Tags: Paul Ryan | Paul Ryan | Patty Murray | budget | deal

Paul Ryan: Budget Deal not Perfect, but Step in Right Direction

Image: Paul Ryan: Budget Deal not Perfect, but Step in Right Direction

By Greg Richter   |   Tuesday, 10 Dec 2013 09:25 PM

Not long after his joint press conference Tuesday with Sen. Patty Murray, D-Wash., Rep. Paul Ryan, R-Wisc., took to Fox News to defend the budget deal the two had hammered out.

"This isn't the greatest agreement of all time," Ryan told Fox News Channel's "On the Record with Greta Van Susteren," acknowledging there is still a long way to go to get the deficit under control. "But this is a step in the right direction."

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The two negotiators head the budget committees in their respective congressional chambers. With the House controlled by the Republicans and the Senate by the Democrats, it is the first budget deal brokered by a divided Congress since 1986.

The full Senate and House still have to vote on the compromise bill, and Ryan said that vote will come in the House on Thursday.

Ryan said the bill holds to conservative principles, including deficit reduction and lower taxes. Still, Sen. Marco Rubio, R-Fla., released a statement saying he opposed the bill minutes after the press conference ended.

Ryan said some Republicans will choose to vote against the bill for various reasons, but he thinks it will ultimately pass. Also, "no" votes in the Senate aren't as big a blow because Democrats control a majority 55 of the 100 seats.

For the past three years, Congress has been operating on continuing resolutions, which essentially hand the power of the purse to the executive branch, Ryan said. Tuesday's agreement puts that power back in the hands of Congress.

"The legislative branch, Congress, we're supposed to set spending, we're supposed to prioritize money, we are supposed to exercise the power of the purse," Ryan told Van Susteren.

Both sides had to give up things they wanted, Ryan said, and in the end the deal was struck where common ground could be reached.

"You don't have to require the other person to violate a core principle to get things done," Ryan said.

The GOP would not agree to extend unemployment benefits, which the Democrats pressed for, and Democrats would not agree to means testing for Medicare benefits, which Ryan said he wanted.

The deal doesn't touch the debt ceiling, he said. Only by limiting talks to spending and deficits were they able to reach such an agreement. Other issues can wait for another day, he said, adding that much of his own wish list can't be accomplished so long as there is divided government.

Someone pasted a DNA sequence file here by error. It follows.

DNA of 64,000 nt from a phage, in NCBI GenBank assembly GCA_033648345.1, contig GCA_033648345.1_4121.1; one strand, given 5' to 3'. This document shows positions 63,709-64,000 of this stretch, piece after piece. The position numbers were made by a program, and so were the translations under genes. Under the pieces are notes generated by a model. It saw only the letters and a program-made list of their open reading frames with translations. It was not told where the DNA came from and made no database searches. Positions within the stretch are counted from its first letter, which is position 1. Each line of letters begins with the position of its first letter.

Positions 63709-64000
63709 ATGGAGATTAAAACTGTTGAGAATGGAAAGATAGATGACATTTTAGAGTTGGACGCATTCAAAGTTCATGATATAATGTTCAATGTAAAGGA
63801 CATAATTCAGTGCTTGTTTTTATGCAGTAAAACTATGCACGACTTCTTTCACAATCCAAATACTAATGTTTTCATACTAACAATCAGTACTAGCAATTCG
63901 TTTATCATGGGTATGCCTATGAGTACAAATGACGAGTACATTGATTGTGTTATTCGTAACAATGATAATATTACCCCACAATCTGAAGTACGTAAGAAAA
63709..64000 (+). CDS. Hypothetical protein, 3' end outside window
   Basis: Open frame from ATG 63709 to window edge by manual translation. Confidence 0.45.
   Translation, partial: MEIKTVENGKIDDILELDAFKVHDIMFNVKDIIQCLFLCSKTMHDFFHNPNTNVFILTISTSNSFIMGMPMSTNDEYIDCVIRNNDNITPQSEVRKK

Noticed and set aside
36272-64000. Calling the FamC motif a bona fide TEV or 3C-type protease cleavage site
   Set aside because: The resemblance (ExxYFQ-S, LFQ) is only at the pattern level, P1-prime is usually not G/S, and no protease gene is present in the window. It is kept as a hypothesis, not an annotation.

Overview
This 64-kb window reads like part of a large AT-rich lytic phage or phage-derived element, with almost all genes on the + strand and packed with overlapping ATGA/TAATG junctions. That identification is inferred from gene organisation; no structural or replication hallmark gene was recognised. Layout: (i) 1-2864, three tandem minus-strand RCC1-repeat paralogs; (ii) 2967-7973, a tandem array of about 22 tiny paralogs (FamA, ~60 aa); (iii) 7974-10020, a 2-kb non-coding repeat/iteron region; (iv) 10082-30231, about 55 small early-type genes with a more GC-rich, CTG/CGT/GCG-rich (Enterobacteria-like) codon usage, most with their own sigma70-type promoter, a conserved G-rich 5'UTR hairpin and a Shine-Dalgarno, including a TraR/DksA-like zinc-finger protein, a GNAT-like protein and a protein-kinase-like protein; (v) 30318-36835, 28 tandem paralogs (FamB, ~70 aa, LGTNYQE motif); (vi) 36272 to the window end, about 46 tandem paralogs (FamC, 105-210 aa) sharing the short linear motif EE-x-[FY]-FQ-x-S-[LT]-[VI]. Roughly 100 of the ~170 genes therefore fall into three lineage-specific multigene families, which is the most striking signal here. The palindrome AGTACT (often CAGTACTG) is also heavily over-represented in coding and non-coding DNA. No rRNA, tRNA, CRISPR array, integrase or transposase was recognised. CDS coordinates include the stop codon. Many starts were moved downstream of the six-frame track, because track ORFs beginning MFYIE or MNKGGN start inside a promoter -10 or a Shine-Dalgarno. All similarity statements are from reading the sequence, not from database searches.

Many conservatives balked at getting rid of the sequester, which requires across-the-board budget cuts. Ryan said they have no need to worry.

"We're not turning the sequester off," he said. "We're just giving a little bit of short-term relief for the sequester, and keeping it."

The deal would stop the threat of more government shutdowns in January and October. The half-month partial shutdown last October was a poll-ratings fiasco for Republicans. They only emerged from it after the botched rollout of Obamacare began grabbing headlines and sinking President Barack Obama's approval ratings.

Further shutdowns, Ryan said, are not in Republicans' interest.

"I think some people would like to see the political distraction of a government shutdown," he said. "We would like to focus on doing oversight on the executive branch, oversight on Obamacare, oversight on the IRS, and not focus on these government shutdowns."

The White House, he said, doesn't necessarily like shutdowns, but they do tend to give Democrats the benefit of taking the focus off Obamacare.

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Ryan listed several things he thinks the agreement accomplishes, including:
  • Stops military spending from being cut further while cutting spending on "autopilot programs" that have been untouched for years.
  • Asks government employees to pay more into their pensions.
  • Opens a "little bit" of the Gulf of Mexico for oil and gas drilling: 172 million barrels of oil and 302 billion cubic feet of natural gas in an area that had been closed off.
  • Requires deadbeat fathers to pay their children's Medicaid bills.
  • Stops sending prisoners checks from the IRS that they shouldn't be getting.
  • Makes sure people can't steal dead people's identities so they keep getting checks from government.
  • Stops taxpayer money from paying for research for private energy companies.

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